A senator and his gay son: The personal is political
March 15, 2013By Dick Polman
It's easy for a Republican senator to argue in the abstract that gays should be denied equal opportunity to marry. But it's a lot tougher when one of those gay Americans is your own son.
That's the gist of the message from Rob Portman, the veteran Ohio lawmaker and recent short-listed vice-presidential prospect, who has decided to (a) reveal the sexual orientation of 21-year-old Will Portman, and (b) mark the occasion by reversing his long-stated opposition to gay marriage. He thus becomes the first sitting Republican senator to support equality, and, in doing so, he will roil anew the turbulent intraparty debate on that fundamental issue.
In a media blitz yesterday, Portman called his reversal "a change of heart." Which is another way of saying that the personal is political.
He told CNN yesterday: "I've come to the conclusion that for me, personally, I think this is something that we should allow people to do, to get married, and to have the joy and stability of marriage that I've had for over 26 years. That I want all of my children to have, including our son," who, two years ago, "came to Jane, my wife, and I, told us that he was gay, and that it was not a choice, and that it's just part of who he is, and that's who he'd been that way for as long as he could remember."
Portman, who supported the 1996 Defense of Marriage Act, which denies federal benefits to married gays, has been reborn as a DOMA opponent. Will's orientation, he told Ohio reporters yesterday, "allowed me to think of this issue from a new perspective, and that's of a dad who loves his son a lot and wants him to have the same opportunities that his brother and sister would have — to have a relationship like Jane and I have had for over 26 years."
And in a guest newspaper column, he wrote: "I wrestled with how to reconcile my Christian faith with my desire for Will to have the same opportunities to pursue happiness and fulfillment as his brother and sister. Ultimately, it came down to the Bible's overarching themes of love and compassion and my belief that we are all children of God."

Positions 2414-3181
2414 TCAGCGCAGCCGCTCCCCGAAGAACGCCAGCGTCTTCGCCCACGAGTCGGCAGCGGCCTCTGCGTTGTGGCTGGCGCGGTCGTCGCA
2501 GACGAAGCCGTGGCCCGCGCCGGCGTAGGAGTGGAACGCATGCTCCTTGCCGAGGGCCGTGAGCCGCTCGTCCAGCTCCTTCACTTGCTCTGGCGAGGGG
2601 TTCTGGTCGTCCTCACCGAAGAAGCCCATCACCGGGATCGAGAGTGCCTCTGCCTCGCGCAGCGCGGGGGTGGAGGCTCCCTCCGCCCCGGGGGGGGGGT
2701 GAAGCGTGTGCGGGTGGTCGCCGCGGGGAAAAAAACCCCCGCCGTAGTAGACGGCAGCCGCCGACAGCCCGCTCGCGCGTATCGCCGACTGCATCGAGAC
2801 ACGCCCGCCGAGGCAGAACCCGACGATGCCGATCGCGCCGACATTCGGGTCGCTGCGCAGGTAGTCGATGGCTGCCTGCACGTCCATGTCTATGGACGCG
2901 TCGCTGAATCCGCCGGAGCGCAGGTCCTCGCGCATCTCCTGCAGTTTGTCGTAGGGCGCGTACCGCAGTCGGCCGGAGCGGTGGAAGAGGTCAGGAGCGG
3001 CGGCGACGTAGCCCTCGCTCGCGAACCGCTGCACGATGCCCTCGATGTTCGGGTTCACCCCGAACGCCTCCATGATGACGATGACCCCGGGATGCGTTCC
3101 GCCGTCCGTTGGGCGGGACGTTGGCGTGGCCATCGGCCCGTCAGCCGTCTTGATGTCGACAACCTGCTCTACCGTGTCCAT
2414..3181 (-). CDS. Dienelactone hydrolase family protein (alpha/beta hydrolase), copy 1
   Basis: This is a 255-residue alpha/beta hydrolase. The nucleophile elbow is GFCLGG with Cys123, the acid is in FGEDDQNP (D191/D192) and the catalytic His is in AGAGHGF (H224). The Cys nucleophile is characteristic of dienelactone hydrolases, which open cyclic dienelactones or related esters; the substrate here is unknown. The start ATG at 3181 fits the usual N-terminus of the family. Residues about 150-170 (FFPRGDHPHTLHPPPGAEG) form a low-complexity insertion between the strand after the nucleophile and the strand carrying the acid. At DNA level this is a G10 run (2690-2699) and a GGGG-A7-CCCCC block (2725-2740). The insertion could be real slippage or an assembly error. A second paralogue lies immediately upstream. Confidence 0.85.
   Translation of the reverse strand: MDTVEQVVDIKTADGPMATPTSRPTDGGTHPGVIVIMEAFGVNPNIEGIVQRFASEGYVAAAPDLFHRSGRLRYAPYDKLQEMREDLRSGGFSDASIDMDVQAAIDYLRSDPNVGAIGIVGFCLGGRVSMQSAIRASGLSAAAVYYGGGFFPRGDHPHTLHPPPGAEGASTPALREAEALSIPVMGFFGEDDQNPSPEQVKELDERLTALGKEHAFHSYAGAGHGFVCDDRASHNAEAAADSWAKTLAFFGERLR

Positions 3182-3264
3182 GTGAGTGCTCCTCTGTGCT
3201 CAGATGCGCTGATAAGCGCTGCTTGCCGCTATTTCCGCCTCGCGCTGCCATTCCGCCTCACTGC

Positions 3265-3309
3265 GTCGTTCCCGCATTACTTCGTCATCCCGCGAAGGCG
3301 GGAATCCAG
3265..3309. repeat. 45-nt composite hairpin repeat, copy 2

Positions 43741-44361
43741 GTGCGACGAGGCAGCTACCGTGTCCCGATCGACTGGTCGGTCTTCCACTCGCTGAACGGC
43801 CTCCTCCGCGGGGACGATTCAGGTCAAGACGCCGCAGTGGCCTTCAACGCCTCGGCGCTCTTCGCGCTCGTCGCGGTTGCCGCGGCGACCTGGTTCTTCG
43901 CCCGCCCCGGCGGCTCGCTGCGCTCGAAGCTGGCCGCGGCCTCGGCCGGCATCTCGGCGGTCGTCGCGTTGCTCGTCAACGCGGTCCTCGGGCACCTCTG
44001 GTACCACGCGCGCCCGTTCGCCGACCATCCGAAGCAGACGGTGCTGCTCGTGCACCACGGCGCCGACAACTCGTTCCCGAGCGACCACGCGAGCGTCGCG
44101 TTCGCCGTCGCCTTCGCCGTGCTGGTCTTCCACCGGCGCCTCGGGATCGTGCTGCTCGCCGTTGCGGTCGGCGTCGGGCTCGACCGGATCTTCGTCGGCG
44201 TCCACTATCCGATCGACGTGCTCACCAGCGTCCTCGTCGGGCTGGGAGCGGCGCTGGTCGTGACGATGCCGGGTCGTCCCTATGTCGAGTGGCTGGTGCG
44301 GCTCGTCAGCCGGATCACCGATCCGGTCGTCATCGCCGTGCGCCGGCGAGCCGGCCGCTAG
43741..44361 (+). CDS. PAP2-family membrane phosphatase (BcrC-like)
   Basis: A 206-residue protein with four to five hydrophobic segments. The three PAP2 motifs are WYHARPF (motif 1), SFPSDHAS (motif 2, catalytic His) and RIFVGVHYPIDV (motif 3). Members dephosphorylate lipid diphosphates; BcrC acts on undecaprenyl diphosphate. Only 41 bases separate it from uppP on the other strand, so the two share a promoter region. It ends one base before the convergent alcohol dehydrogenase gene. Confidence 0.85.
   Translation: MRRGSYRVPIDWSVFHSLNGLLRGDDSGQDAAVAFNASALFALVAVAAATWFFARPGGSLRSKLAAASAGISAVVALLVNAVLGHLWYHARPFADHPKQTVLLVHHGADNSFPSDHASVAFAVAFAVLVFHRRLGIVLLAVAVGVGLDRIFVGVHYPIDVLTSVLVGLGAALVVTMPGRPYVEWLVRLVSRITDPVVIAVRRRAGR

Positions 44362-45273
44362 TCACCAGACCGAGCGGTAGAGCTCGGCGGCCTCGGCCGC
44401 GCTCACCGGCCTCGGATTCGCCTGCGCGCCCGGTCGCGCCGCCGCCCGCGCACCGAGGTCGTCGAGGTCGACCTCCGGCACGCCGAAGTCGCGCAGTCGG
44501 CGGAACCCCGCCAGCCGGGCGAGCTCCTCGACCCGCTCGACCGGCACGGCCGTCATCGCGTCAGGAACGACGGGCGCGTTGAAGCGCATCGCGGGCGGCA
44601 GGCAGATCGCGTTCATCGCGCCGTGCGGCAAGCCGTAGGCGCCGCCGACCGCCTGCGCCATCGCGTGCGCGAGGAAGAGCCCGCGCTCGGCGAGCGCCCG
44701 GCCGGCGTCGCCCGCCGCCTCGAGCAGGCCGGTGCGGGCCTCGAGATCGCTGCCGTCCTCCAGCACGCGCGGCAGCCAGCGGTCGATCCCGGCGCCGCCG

Well. I bet religious conservatives will love that paragraph.
In other words, Portman's announcement will further stoke the GOP's identity crisis. The party base moralists remain unalterably opposed to gay marriage, and insist that any deviation is tantamount to a violation of traditional Christian values. They also tend to dominate low-turnout congressional primaries, and high-turnout early presidential primaries. Marco Rubio, a potential '16 candidate, gave them a nod yesterday, when he said at the Conservative Political Action Conference: "I believe that states should have the right to define marriage in a traditional way...We don't need any new ideas."
I also have to wonder whether Mitt Romney rejected Portman as a running mate because of his son. Portman said yesterday on CNN that he had been candid about his family during the veep vetting process: "I told Mitt Romney everything. That process is - intrusive would be one way to put it. But, no, yeah, I told him everything." Portman insisted that the Romney team did not view his son as a deal-breaker. How does he know this? "Because they told me."
Oh please. He really believes that?
If Portman had been nominated, his family particulars would have been laid bare. If the public had learned that he had a gay son and that he was accordingly rethinking his stance on gay marriage, the news would have dominated multiple cycles, and religious conservative enthusiasm for Romney would have been dampened even further. Indeed, if Portman had revealed the news last fall while stumping on behalf of Romney - as opposed to revealing it now, long after the campagn - he would have made life more difficult for the Republican ticket.
But by coming out (as it were) in 2013, he's giving the party three years to embrace this civil rights issue before the next presidential election - and perhaps purge itself of the social bigotry that has alienated the American mainstream. By demonstrating how the personal is political, Portman is doing his party a favor. And if Dick Cheney, with his gay daughter, can say yes to gay marriage - he reportedly advised Portman, "Follow your heart" - then anything is possible.
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